Friday, September 22, 2017 - By Andy
5 top tips for creating a CV that gets to the point and demonstrates your skills, experience and achievements
1. Clear and simple layout
Employers typically look at a CV for less than 1 minute. A clear and simple layout means they can quickly find the information they need. A good structure is as follows but the headings can be changed to suit your circumstances / the situation:
i) Contact details
ii) Education (reverse chronological date order)
iii) Work experience (reverse chronological date order)
iv) Positions of responsibility/achievements/voluntary work - (reverse chronological date order) – this is usually related to extra-curricular activities such as clubs, societies, charity work. The title of this section can be changed to suit your situation. Think about some of the relevant skills you demonstrated
v) Hobbies and interest – this section gives the reader a rounded view of us as an individual and shows our willingness to get involved and commit to non-work/education based activities
vi) References – no need to include names and contact details unless you’ve been asked to do so. The phrase ‘References available upon request’ will be sufficient
2. Always demonstrate your skills, experience, and achievements
Your work experience should not read like a job description of tasks you were expected to do. You also need to include your achievements – were you promoted, given any awards, received comments of praise for customers, hit sales targets. What skills did you demonstrate that you know the employer is looking for? Teamwork, good communication, leadership of team or projects? If you did demonstrate any of these skills provide a little detail. Simply saying I am a dynamic team player who works well under pressure is not enough, examples are needed.
If you're starting out in life and have little work experience, talk about what you've done while in education, think about any clubs, societies and teams you've belonged to, any positions of responsibility you've assumed (such as captain or organiser) and the skills you demonstrated.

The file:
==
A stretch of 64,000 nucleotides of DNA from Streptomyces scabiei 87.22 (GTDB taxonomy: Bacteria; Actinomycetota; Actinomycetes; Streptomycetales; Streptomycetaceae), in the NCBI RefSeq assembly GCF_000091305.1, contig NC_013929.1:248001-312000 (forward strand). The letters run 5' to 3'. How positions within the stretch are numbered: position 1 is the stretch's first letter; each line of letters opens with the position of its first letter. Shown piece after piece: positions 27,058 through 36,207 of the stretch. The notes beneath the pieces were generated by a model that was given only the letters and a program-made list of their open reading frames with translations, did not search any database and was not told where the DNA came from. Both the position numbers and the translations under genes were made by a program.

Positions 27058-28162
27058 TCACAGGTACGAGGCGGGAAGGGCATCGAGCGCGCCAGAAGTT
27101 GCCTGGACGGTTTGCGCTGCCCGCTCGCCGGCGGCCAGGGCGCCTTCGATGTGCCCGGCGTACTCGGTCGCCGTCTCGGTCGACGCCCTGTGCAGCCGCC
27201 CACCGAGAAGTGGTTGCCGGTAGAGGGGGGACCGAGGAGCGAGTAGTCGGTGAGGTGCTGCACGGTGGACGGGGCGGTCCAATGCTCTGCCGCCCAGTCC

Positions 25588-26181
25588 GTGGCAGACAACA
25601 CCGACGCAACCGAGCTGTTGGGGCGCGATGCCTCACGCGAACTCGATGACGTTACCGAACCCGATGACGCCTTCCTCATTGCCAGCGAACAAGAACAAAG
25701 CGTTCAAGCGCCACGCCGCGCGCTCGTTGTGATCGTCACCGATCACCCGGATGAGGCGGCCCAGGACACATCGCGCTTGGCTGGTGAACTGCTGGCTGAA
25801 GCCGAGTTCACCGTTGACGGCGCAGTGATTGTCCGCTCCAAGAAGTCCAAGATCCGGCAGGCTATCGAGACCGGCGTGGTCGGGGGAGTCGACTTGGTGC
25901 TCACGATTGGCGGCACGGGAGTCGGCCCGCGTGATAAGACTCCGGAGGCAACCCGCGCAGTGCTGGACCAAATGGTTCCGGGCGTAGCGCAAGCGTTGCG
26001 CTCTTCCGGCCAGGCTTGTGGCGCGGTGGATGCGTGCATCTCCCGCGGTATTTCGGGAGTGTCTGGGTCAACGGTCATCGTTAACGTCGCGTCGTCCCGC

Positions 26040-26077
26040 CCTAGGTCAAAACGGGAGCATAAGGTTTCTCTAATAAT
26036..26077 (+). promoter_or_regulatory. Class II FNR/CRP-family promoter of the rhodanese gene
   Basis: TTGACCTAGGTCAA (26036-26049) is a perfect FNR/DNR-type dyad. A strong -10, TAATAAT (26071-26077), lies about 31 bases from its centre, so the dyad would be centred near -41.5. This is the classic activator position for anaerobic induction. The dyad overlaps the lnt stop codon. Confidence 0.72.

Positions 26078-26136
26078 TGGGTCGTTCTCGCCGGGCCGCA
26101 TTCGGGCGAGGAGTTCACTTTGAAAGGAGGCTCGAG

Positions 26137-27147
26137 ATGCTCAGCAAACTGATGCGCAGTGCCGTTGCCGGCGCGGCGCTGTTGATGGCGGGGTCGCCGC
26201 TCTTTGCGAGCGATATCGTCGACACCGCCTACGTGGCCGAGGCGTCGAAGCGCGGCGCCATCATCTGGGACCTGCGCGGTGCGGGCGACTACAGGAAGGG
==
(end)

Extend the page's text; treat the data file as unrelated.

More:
3. Be specific, not generic
As mentioned in point in point 2, give back up any claims with something specific. If you work well in a team give a specific (but very brief) example. Set the scene, explain what you did and show the outcome of your efforts (for example the team met the project deadline within budget and the event was attended by over 100 people OR I helped coordinate the group project by compiling all our individual contributions and creating the presentation made to to the rest of class, for which we achieved an A grade).
4. Tailor it
If you are applying for a specific job make sure your CV reflects the skills and achievements the job description asks for. If the CV is sent speculatively then look into the company and type of role/s you are interested in, again ensure to reflect the skills that they are likely to be looking for. For example, well organised, a good team player, strong customer service skills, experience using Microsoft Office packages.
Check, check and check again. If you have time leave it overnight and check the next day. Use the spell checker on your computer but beware, auto spell checkers can miss words that are spelt correctly but have a different meaning to that intended (‘do’ instead of ‘to’ for example). Poor spelling, grammar and carelessness is a big reason CV’s can be rejected so take care.
And finally, a few do’s and don’ts:
- Use bullet points in all sections apart from perhaps hobbies and interests (this makes it easier for employers to read)
- Keep your CV current and up to date
- Don’t include a photo of yourself unless specifically asked to (please note this is for applying in the UK, in some countries it is standard practice to include a photo so make sure you check if sending a CV to a non UK country)
- Don’t make it too long, employers often receive lots of CVs and may not have time to read many pages (2 pages is generally accepted as a good length)